That means siege weapons.
The Weapons of War: Engineering a Castle’s Defense or Demise
With enough supply on hand and the purchase of a particular item, players are able to build siege weapons in the field or on castle walls (or inside.) These run the gamut from battering rams, catapults, mortars, arrow-carts, ballistae, and even trebuchets—for the most part each one is a solution for a particular problem, stopping people from hitting the castle walls, or destroying other siege weapons.
I spent a lot of time just manning an arrow-cart (imagine a pepperbox on wheels that launches hundreds of arrows at a volley) protecting a castle wall from invaders—while the invaders rushed to set up a trebuchet on a hill outside the walls so that they could lob boulders into the wall to eventually bring it down. All the while, inside, players rushed with supply to repair the castle wall and a team of players went out into the field to sneak around and kill the trebuchet.
The enemy team also had the smart idea of cutting off our supply line to the resource point so that we stopped getting supply (and thus couldn’t as easily repair the wall or build siege weapons.) As a result, players started using invisibility and small group tactics to go to the resource point, grab supply, and run it back in order to keep building defenses.
I’ve also been part of a siege team looking at the outer wall of a thickly fortified demesne. As a main team was keeping the defenders occupied at the gate (even deploying a battering ram) we quickly set up catapults at a further position against the wall. While the defenders tried to keep our skirmishers away from the gate, we hammered a section of the wall until it crumbled—once the breach was had, we flooded in and destroyed the siege machines on their battlements, allowing our skirmish team at the doors to hit the doors directly and kill the defenders at the gate.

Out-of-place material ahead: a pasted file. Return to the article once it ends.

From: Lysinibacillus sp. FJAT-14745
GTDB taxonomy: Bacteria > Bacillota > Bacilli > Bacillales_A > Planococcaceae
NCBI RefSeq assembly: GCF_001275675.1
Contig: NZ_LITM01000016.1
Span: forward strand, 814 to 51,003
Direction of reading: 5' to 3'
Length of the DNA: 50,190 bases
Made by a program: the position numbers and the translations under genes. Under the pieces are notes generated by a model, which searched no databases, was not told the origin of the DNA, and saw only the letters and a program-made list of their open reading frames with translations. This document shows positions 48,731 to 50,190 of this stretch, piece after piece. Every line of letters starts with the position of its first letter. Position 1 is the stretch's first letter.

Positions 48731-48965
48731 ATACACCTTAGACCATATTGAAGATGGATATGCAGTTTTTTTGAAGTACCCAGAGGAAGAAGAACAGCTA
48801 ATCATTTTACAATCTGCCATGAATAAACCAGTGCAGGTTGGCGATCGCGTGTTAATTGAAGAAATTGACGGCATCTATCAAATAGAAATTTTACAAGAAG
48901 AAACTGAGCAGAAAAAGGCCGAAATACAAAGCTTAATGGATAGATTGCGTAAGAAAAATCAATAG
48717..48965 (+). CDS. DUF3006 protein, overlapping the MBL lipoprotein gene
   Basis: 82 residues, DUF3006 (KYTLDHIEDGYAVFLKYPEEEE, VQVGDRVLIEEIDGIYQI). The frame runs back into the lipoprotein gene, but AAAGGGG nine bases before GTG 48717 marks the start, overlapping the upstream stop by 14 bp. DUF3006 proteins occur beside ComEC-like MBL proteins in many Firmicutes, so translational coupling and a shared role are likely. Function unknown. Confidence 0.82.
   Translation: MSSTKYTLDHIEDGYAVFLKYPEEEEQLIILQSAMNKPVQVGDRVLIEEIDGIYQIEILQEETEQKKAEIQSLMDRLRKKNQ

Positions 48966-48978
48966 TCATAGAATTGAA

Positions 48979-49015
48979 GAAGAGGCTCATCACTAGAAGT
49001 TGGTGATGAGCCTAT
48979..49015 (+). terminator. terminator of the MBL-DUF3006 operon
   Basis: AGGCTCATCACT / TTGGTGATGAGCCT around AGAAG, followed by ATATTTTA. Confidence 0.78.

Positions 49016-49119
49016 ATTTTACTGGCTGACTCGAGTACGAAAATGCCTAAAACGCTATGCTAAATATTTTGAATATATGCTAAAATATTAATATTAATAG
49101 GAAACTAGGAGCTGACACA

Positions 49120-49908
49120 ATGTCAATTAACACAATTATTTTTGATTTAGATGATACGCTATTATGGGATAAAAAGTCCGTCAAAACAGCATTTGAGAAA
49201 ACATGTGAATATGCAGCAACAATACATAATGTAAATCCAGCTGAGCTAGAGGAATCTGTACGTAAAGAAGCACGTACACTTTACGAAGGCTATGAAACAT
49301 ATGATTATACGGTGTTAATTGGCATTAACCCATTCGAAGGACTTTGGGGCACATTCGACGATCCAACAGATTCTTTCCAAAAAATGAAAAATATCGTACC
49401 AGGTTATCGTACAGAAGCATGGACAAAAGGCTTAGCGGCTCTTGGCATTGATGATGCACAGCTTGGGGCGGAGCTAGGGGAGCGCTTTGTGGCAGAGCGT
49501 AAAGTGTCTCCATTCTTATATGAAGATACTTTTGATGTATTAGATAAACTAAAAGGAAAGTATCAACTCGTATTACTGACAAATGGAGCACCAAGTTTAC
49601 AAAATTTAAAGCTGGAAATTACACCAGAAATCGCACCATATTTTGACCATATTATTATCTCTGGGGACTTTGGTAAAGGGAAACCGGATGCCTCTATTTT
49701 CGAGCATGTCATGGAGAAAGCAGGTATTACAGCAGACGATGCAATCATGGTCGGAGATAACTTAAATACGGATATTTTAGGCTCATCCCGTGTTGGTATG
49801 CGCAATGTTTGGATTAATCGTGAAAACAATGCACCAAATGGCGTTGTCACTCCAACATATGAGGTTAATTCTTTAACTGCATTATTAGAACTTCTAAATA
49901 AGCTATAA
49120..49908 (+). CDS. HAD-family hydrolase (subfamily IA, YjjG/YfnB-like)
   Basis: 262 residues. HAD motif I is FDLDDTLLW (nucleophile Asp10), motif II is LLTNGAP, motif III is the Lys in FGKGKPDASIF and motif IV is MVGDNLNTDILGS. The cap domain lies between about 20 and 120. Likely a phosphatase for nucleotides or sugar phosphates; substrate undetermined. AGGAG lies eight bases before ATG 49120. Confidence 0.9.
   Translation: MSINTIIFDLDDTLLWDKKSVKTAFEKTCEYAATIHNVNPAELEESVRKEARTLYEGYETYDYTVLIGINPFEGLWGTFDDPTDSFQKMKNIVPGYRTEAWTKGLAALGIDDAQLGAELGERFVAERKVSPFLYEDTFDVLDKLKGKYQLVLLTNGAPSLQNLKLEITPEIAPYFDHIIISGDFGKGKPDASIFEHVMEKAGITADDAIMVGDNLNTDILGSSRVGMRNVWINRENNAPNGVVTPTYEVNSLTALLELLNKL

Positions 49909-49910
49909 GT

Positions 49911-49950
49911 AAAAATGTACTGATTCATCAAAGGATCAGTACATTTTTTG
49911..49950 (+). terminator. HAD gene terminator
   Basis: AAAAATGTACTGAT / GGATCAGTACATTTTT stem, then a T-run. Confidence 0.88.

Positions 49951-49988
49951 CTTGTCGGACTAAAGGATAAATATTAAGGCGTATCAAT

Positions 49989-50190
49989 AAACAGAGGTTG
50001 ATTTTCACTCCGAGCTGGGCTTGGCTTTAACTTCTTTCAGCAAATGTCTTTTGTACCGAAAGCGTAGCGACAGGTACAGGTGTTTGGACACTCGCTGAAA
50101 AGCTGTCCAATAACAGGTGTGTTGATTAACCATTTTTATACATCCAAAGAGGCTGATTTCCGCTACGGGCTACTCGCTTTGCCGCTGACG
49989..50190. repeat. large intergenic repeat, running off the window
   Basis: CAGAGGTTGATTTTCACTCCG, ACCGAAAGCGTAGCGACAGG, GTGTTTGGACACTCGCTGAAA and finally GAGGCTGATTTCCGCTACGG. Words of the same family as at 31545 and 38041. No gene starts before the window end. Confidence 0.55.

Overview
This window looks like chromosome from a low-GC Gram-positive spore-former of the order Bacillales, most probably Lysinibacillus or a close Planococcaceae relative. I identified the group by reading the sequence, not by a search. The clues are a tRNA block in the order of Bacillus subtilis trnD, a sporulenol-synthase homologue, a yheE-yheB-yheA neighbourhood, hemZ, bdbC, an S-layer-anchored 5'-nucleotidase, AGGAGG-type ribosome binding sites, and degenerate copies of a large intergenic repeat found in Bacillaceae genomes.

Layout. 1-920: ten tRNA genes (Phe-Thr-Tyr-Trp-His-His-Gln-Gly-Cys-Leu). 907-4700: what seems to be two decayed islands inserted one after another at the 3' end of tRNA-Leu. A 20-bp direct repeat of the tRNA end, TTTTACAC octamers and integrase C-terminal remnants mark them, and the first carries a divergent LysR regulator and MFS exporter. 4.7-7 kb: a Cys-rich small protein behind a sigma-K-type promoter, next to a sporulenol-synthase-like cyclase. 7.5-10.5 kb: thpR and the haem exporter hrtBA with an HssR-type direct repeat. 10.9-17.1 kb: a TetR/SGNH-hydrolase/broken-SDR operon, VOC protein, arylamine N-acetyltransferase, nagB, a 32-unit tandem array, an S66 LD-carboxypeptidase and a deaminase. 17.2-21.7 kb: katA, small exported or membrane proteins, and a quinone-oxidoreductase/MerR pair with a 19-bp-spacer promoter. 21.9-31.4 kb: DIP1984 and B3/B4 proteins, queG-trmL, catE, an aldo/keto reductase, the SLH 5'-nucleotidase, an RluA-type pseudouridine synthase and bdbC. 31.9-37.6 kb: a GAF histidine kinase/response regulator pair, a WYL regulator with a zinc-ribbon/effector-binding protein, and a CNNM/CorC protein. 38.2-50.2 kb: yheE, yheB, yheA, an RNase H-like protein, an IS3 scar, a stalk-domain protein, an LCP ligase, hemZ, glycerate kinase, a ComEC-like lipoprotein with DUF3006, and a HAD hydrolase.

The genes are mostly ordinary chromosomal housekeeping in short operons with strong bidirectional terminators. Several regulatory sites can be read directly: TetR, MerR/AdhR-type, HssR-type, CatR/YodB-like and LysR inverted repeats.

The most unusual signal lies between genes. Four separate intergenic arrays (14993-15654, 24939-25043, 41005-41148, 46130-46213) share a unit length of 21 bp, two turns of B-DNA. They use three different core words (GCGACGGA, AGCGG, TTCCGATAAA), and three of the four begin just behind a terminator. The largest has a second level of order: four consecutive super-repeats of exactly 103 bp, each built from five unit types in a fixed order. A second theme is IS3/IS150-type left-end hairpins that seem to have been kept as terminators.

That’s just a small taste of what WvW in GW2 brings to the MMO scene.
There’s something to do for everyone: being part of a vast attack trying to wear down the defenses of a city by being an engineer, controlling a siege machine, defending the controllers; or protecting a castle via siege machines or firing down from the walls, or even running supply to keep the defenses fed. It’s exhilarating to find a role or just rush valiantly into the skirmish, swinging alongside your allies in an attempt to push the enemy back.
Do you have a favorite PvP experience? If so, post it below and let me know.